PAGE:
Golden Advice from Imam Rabbani Ahmed Al-Sirhindi .
‘ Truly the heart does not intertwine its love with more than one thing. So long as it is entangled with the love of any one thing, it will not love another. Even if it is seen to have many desires and its love relates to many things around it such as wealth, children, leadership, praise, glory and status with people — in fact, its love is still only one and that is love for one’s own self (nafs)! For what is the love of all these things except branches and manifestations of one’s own love for one’s own self. His desire for these things is founded in seeking interest for his own self, he doesn’t seek those things in and of themselves. If this love for one’s self passes, so too, consequently, passes the love for all other things.
Hence it was well said — Certainly the veil between the servant and the Lord is the self (nafs) — not the world itself. The world in its essence is not the goal of the human servant that it even be considered a veil. As long as the servant doesn’t renounce the desire of his self (nafs) completely, his Lord will not be his desire, nor will his heart accommodate the love of Allah (swt).’
In a few paragraphs Imam Rabbani, Ahmed al-Sirhindi diagnoses a problem we see in almost everyone’s behaviour. That is, our primary motivations are selfish. For the average person, anything they say or do can all be followed, deep down, to lead back to securing some personal benefit.
This gives much greater clarity of human behaviour. Why, for example, do people that claim to love each other, put the other through toxic relationships and the like? Making them suffer sometimes many years of emotional or even physical abuse. As Imam Rabbani, Allah be pleased with him, has highlighted, a person natively seeks the interest for themselves. And so their inexplicable behaviour becomes a bit more understandable when we see the selfish motives behind them.
Even if that motive is to be loved by someone else. To be unconditionally cherished and appreciated. Yet, however gratifying that sounds it is still a selfish motive and if someone doesn’t get want they want it can cause them to lash out and abuse their significant other.
When love is meant to be an expression of sacrifice it becomes one of selfishness and that is why there are many that claim to love others but in reality they just love themselves.
A similar trend can be seen in friends that are just friends for benefits that abandon you in a difficult period or parents that ‘live’ through their children forcing them into things they may not have inclination for (like you have to become a doctor!). But also it is an undercover current in all of us, that unless we are observant of and vary of, can rear its ugly head causing us damage in the next world and in this one.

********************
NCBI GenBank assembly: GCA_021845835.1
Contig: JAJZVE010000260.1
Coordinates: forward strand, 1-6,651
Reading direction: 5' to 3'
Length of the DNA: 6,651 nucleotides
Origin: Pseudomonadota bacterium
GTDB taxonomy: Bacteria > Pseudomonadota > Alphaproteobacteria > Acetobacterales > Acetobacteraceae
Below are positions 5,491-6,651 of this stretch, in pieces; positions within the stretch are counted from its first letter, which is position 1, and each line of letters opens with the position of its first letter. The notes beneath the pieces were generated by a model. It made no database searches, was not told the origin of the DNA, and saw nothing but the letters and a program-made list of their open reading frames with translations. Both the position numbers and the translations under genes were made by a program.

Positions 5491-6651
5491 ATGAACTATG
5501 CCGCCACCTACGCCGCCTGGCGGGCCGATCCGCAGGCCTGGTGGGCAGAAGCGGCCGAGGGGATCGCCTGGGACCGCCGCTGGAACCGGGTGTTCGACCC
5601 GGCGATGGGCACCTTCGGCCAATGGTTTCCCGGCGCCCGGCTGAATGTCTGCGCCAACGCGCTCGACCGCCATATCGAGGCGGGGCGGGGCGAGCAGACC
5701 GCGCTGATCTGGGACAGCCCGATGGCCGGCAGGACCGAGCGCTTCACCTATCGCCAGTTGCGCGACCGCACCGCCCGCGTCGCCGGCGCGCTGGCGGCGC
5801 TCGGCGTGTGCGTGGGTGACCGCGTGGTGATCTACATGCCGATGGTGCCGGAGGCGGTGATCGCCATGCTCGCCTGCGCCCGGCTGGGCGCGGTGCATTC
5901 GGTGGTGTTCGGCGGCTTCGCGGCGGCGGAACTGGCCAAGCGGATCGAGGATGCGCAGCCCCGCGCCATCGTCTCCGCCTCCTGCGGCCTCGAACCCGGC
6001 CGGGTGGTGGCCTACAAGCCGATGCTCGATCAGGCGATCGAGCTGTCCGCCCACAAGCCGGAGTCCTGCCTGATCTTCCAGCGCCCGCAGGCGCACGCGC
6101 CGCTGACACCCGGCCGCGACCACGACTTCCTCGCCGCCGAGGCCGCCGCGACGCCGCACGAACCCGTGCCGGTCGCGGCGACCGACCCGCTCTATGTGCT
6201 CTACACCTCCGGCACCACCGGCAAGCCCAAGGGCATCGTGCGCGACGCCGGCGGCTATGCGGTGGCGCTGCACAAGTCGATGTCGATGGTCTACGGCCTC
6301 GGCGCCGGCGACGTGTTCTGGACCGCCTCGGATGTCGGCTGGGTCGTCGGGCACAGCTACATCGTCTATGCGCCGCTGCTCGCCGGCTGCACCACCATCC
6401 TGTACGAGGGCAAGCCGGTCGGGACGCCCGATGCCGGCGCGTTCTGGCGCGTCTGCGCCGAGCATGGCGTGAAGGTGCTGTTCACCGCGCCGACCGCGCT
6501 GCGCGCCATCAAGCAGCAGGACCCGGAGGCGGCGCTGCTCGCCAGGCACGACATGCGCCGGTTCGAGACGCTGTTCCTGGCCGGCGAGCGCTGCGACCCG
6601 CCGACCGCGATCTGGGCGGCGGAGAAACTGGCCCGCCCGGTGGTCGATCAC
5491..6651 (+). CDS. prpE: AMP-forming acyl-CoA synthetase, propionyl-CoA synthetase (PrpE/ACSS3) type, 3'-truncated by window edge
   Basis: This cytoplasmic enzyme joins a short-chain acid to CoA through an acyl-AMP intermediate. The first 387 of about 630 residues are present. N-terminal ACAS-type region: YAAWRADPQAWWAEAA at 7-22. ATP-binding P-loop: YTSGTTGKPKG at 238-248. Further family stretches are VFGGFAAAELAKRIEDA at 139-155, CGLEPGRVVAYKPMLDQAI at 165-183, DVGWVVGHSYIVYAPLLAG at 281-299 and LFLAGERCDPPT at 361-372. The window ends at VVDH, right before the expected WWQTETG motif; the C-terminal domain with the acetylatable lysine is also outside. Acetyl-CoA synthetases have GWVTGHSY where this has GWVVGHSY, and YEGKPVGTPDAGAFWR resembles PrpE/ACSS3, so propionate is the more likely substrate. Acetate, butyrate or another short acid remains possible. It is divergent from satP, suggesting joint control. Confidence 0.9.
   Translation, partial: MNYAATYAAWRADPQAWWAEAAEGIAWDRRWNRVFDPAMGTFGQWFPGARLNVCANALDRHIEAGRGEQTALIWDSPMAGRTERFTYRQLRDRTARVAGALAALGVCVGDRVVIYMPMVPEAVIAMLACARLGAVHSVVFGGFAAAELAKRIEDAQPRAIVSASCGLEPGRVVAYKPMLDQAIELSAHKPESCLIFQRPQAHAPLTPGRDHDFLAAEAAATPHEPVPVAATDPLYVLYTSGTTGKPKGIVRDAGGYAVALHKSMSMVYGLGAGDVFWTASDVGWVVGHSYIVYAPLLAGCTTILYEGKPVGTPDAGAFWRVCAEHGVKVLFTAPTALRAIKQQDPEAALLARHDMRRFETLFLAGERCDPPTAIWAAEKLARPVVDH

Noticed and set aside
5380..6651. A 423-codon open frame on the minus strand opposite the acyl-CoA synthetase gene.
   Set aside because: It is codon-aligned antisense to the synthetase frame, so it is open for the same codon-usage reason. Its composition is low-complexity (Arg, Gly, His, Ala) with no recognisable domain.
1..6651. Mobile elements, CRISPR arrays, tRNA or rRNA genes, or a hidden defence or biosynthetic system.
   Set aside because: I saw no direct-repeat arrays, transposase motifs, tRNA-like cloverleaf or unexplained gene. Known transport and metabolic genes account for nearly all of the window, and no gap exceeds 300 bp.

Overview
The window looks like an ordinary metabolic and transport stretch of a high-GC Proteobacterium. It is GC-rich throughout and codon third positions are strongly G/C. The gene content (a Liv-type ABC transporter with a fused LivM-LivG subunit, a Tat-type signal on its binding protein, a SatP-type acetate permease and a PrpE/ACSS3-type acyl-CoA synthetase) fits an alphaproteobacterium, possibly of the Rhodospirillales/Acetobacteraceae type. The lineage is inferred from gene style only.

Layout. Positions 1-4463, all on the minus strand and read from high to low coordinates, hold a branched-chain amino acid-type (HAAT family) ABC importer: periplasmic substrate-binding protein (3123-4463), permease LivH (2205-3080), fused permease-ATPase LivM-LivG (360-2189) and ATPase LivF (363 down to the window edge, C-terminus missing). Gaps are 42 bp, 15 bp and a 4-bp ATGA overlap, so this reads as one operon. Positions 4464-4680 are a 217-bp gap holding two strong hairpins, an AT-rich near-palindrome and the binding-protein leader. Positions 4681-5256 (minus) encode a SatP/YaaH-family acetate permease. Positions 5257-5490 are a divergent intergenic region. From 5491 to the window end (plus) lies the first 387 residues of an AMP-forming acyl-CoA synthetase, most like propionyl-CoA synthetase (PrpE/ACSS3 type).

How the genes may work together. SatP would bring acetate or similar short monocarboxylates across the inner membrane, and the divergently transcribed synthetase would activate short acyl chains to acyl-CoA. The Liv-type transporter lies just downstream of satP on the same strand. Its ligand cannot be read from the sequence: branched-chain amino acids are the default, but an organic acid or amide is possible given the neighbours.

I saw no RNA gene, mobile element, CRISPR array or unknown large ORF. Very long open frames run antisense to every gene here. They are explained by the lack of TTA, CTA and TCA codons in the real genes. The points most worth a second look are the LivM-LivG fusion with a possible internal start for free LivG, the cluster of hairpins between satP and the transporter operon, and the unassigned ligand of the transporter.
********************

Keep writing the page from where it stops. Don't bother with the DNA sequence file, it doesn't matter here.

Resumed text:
It is also a great cause of anxiety, because our love for ourselves seeps into all things around us that we are eager for. And as those things pass away, as all things must eventually do, it stings our hearts. Leaving a scar and making us anxious for the loss of all things that we love, that is tied to the love of ourselves. Such mental pain can be unbearable and it is not uncommon for people to distract themselves with alcohol, drugs, excessive eating and the like.
In Islam, one of the goals of the believer is to remove this attachment, this fascination with one’s self. To annihilate it completely if one can, and in its place have only the love of Allah. One can then live reaching their full potential and freeing themselves from the clutches of selfishness, sacrifice for others with their time, money and lives.
As the noble hadith mentions, the Prophet, peace and blessings of Allah be upon him said, ‘None of you truly believes until he wishes for his brother what he wishes from himself’. Some commentators of this hadith mention that ‘brother’ here isn’t limited to just Muslims but non-Muslims as well. But to reach such a lofty station of being, where you are always preferring others over yourself cannot be achieved unless one removes the love for himself and replaces it with love of Allah.
If you find this idea troubling, then that is a sign that what you love (yourself) realises it is in threat and of course it will struggle with all its might and strength to remain in your beloved sights. But replacing this with the love of God is not an online purchase you can make and change with a couple of clicks. The battle of the soul is a life-long endeavour but we can take the first step by just recognising it, diagnosing it and being observant of it.
Originally published at https://dhikr.com.au on November 22, 2020.